# speed of mpq_cmp vs mpq_sub

paul zimmermann Paul.Zimmermann at inria.fr
Mon May 23 21:42:21 UTC 2016

```       Dear Torbjörn,

> From: tg at gmplib.org (Torbjörn Granlund)
> Date: Mon, 23 May 2016 23:09:53 +0200
>
> Some more thoughts on this.  Consider a/b vs c/d.  Assume all are
> non-negative for simplicity.
>
> Once we have determined that a != c or b != d, we know a/b != c/d since
> we require canonicalised input.
>
> That means that we could develop the actual binary fraction a/b and c/d
> bit for bit (or limb for limb, or limb-block for limb-block) until the
> generated bits differ.
>
> Why is this interesting?  Because it suggest an iterative algorithm
> which on average would terminate very quickly.
>
> Instead of actually computing fractional quotient bits, one could com-
> pute the continued fractions in parallel, i.e., essentially two parallel
> gcd ops.  (And one could then choose between computing cfrac(a,b) plus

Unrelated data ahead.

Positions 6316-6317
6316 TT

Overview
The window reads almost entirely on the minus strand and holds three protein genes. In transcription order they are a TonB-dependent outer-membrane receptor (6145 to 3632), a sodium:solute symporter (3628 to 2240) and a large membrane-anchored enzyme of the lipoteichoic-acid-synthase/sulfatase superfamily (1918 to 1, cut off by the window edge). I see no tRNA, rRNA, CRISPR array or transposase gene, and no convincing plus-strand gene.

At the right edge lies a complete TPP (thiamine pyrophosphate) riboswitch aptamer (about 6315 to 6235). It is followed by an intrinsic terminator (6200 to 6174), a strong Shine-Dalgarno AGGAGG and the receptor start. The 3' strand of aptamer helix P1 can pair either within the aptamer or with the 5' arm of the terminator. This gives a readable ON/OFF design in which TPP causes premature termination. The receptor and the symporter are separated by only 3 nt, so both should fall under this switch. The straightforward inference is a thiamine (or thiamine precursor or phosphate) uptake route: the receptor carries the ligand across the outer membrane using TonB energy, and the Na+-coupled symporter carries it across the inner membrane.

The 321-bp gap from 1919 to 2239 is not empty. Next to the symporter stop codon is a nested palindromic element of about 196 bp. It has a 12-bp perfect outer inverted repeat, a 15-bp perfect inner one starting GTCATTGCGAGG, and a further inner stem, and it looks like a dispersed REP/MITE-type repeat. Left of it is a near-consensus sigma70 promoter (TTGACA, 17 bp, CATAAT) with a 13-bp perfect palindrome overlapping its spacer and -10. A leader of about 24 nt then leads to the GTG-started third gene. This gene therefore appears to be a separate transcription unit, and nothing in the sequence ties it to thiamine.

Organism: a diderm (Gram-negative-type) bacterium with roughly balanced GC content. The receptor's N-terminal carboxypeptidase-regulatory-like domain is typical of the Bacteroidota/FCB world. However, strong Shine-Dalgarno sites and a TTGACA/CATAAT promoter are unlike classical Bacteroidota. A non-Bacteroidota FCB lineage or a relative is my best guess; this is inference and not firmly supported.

> cfrac(c,d) or else cfrac(a,c) plus cfrac(b,d).)
>
> Somewhat similarly, one could do the cross-products blockwise top-to-
> bottom, again nornally terminating early.  One would never need to
> generate all product bits for both cross-products, since a difference
> will occur before.

if I understand correctly, you propose to compute the partial quotients of
a/b and c/d in parallel, and stop as soon as two partial quotients differ?

sage: continued_fraction(113/354)
[0; 3, 7, 1, 1, 7]
sage: continued_fraction(98/307)
[0; 3, 7, 1, 1, 6]

However in the worst-case, this will cost O(M(n) log(n)), assuming a fast
algorithm, whereas the cross product a*d-b*c would cost O(M(n)) only. Thus
you should stop the partial quotient computation at 1/log(n) of the total
size (or before if using a quadratic continued fraction algorithm).

Paul
```